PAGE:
Olmos met yesterday with various theater arts students and faculty for a casual one hour conversation about a melange of subjects. From the first second that he walked into the door, he held everyone’s complete and undivided attention. Not only is he a skilled speaker, but he had many interesting subjects on which to expostulate, peppered with many examples and experiences. One of his first topics of conversation was about how he had gotten into an argument with the Vice President of the Institute about the importance of science and how it moves forward the humanities. “When you are, say, a physicist, who cares about human nature? You don’t have to leave rooms, to interrelate”, he says. The humanities, according to Olmos, help one as a human being because one has to totally cross-examine every human emotion ever felt in order to recreate it through theatre arts.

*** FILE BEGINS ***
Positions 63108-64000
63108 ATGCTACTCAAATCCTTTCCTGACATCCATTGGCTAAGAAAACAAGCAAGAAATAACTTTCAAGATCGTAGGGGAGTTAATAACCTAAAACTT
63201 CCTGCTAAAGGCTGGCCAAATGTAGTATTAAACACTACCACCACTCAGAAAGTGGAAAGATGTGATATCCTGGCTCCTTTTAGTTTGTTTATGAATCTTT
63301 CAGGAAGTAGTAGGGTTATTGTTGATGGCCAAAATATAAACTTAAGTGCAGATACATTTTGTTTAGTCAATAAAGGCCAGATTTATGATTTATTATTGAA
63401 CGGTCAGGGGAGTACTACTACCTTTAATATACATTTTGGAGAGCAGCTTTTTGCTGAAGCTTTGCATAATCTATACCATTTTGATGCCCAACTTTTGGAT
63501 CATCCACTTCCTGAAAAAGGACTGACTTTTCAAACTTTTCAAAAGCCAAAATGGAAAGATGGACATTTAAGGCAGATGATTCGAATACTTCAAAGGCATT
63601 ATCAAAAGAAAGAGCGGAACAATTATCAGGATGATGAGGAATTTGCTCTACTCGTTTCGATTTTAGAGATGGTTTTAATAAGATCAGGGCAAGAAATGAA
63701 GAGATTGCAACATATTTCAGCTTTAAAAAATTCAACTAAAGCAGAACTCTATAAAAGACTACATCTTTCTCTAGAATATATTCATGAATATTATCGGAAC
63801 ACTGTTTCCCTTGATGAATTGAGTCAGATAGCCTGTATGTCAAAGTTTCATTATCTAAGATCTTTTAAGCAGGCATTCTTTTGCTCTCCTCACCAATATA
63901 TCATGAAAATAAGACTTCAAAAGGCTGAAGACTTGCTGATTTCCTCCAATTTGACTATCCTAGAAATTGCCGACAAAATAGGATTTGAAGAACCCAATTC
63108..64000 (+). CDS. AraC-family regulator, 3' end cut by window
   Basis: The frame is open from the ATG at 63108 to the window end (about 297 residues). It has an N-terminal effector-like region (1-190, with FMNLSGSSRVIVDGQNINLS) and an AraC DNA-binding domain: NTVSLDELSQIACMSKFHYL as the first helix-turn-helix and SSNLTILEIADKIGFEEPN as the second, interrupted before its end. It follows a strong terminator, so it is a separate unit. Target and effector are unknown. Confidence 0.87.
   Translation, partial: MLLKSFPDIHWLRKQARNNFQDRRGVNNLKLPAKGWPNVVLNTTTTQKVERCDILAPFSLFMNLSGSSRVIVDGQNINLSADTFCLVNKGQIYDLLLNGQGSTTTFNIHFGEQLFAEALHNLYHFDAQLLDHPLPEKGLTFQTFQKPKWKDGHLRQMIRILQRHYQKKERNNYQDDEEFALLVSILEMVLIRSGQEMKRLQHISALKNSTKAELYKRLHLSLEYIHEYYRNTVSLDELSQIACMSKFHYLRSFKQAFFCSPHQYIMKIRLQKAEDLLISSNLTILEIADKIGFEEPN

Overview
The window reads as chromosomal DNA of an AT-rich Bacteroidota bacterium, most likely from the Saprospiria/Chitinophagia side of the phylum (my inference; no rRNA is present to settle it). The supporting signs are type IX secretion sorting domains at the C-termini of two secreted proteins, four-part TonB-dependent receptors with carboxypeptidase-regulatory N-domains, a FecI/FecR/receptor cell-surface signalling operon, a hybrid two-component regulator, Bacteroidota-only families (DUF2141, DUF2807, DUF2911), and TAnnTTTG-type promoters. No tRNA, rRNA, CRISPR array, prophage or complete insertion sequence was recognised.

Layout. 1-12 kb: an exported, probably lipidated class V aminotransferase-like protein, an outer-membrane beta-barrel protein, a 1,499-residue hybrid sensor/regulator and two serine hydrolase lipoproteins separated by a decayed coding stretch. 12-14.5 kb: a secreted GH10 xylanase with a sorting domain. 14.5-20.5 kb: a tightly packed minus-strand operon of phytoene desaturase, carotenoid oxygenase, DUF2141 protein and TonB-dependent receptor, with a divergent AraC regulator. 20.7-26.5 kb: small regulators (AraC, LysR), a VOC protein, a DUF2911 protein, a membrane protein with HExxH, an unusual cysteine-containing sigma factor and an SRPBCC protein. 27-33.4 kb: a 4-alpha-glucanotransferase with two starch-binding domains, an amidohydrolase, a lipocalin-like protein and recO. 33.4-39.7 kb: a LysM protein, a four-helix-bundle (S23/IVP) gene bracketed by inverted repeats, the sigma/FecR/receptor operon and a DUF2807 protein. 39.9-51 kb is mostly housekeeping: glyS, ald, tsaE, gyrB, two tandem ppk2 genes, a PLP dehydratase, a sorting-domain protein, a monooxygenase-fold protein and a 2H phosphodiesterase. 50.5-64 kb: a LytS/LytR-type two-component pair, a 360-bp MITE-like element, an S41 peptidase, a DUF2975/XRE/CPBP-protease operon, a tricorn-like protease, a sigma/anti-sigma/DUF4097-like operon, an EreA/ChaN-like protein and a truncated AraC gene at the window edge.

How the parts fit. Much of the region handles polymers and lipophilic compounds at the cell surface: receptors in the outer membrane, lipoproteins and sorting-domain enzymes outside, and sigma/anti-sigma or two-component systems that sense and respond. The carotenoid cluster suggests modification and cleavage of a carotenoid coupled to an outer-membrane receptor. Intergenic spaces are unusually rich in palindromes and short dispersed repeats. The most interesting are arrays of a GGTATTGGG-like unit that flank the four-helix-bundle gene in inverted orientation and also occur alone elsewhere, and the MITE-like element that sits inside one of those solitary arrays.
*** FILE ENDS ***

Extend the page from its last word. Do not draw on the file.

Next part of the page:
Basically, his feelings came down to a question he asked to everyone in the room: “Should MIT students be caring about cultural dynamics in their environment?” Currently, there are 2,100 Music and Theatre Arts students in the curriculum, and approximately 450 of them are involved in Theatre Arts. It makes Olmos grateful that such people exist in an Institution “thriving on scientific advancement.” Still, he was cautioned by a faculty member not to make such a Hollywood analogy to the science occurring at MIT, as it was also proceeding forward in a combination of baby steps and big leaps.